• Has 15 goals, 9 assists in 107 apps for Gent.

Saief should get an opportunity to make an impact for Bruce Arena’s USMNT, perhaps as soon as Saturday’s friendly against Ghana in East Hartford.

Who else stands a chance to gain the most from this tournament?

Joe Corona — The 26-year-old made his thirst-inducing name in American soccer circles by scoring a pair of goals in the 2013 Gold Cup, but has just 17 caps to his name. His call-up over veterans like Benny Feilhaber and Sacha Kljestan either shows how high he’s risen or how far those veterans have fallen.

Cristian Roldan — Seattle’s hard-nosed midfielder was playing college ball at Washington just three years ago, and it’s not crazy to think strong performances could boost him onto the radar of bigger clubs abroad (let alone make him a mainstay along Kellyn Acosta with the USMNT).

Dom Dwyer — If Roldan’s rise is surprising, Dwyer’s really is astounding. It’s easy to forget that the Sporting KC star forward was playing junior college soccer in 2010 before spending one season of Division I soccer with South Florida. Now he has 57 MLS goals and a look at becoming the clinical finisher the American side has wanted for some time.

Justin Morrow and Eric Lichaj — The 29- and 28-year-old fullbacks would love to prove their mettle is as good if not better than Jorge Villafana, the current front-runner to start at left back should the Yanks complete their revitalized run to the World Cup. Lichaj, a Nottingham Forest veteran, is also adept at right back.

This isn’t to say that Juan Agudelo and Kelyn Rowe won’t benefit from strong tournaments, but the names above have either been rescued from soccer’s scrap heap or at least Jurgen Klinsmann’s prison.

PODCAST: Bob Bradley talks MLS past, USMNT

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Scott Nicholls and Otis Earle welcomed Bob Bradley to their “Beyond The Pitch” podcast to discuss his time coaching the Chicago Fire, the Fire’s current squad, how MLS has evolved, the new generation of players coming into the USMNT and more.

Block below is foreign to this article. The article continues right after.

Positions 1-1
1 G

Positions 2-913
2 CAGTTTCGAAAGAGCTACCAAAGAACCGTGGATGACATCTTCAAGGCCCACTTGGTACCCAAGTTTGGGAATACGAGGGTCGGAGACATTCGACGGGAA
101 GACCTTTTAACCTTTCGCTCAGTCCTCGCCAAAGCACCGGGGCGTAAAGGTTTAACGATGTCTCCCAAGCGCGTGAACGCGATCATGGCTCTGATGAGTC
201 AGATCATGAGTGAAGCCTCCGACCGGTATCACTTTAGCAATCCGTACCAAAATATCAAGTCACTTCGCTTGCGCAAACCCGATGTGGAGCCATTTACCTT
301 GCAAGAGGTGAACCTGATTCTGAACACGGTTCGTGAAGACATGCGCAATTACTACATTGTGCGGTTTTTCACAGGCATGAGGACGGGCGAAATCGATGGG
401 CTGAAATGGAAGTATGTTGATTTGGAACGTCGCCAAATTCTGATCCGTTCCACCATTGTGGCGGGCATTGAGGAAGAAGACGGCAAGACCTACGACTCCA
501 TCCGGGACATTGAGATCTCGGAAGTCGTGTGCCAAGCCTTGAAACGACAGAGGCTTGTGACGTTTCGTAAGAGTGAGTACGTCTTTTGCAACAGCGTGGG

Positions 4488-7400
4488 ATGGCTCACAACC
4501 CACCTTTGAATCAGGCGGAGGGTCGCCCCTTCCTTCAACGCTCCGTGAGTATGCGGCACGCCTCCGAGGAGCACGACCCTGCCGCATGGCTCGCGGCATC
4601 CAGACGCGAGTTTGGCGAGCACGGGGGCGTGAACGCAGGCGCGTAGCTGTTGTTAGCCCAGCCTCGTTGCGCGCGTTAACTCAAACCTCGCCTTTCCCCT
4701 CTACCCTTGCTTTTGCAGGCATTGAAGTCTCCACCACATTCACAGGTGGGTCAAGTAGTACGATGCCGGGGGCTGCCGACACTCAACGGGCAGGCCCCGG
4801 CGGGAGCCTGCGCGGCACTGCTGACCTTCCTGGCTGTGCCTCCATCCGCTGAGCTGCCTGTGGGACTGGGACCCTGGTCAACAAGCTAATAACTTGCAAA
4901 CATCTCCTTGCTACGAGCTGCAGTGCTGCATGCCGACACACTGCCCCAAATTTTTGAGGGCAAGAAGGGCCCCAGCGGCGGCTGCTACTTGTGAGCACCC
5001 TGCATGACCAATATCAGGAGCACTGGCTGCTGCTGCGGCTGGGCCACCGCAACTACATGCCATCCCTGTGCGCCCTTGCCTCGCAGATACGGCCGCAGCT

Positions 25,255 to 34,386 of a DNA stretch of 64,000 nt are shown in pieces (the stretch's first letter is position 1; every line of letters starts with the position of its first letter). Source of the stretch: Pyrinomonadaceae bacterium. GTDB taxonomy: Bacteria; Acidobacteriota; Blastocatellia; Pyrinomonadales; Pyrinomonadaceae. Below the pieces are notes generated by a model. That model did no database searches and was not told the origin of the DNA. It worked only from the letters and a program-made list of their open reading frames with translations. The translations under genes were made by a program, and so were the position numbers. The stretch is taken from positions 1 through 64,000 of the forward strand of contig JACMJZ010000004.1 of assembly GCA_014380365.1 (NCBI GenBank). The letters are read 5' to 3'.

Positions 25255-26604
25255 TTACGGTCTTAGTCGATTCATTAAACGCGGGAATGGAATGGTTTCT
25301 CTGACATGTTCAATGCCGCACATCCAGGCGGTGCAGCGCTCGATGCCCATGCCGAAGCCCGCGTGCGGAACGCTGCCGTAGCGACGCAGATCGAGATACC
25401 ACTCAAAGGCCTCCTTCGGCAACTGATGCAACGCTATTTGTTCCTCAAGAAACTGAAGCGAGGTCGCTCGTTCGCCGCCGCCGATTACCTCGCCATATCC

Perhaps most interesting is Bradley talking about previous losses with stinging emotion that sounds like they happened yesterday, including the 2000 MLS Cup.

[ MORE: Latest Men In Blazers pod ]

Since being fired from Swansea City after less than 100 days, Bradley has been linked with the Norway national team gig as well as a return to Los Angeles. Keep up with the U.S. coach here, and check out the podcast here:

U.S. Open Cup preview: Which underdog has best odds?

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Every dog has its day, and the three lower-tier clubs remaining in the 2017 Lamar Hunt U.S. Open Cup are hoping for a second.

Miami FC, Sacramento Republic, and FC Cincinnati enjoyed wins over Major League Soccer sides in the fourth round, and now get further MLS tests in this week’s fifth round.

[ MORE: Lampard linked with manager opening ]

Once FC Dallas and Colorado Rapids tangle on Tuesday, attention turns to the underdogs on Wednesday. Who has the best chance to advance?

  1. Miami FC vs. Atlanta United — Playing an MLS expansion side at Riccardo Silva Stadium will give Miami a bit of confidence, and this is also a side with some good experience in pressure spots. Whether it’s manager Alessandro Nesta or MLS vets Michel, Gabriel Farfan, and Michael Lahoud, MFC won’t shy away. Upset chance: Solid.
  2. FC Cincinnati vs. Chicago Fire — The visitors are having a heck of a season in MLS and don’t have a group which will be worried by a huge crowd, but there’s no debating that 25,000-plus in Southern Ohio give FCC more than a puncher’s chance. Upset chance: Improbable, but possible
  3. LA Galaxy vs. Sacramento Republic — If LA puts something close to its best side out there, Sacramento will struggle to stop its attack.  Upset chance: Long shot.

Elsewhere on Wednesday, New England hosts DC United, Philadelphia visits the Red Bulls, Seattle is off to San Jose, and Houston hosts Sporting KC.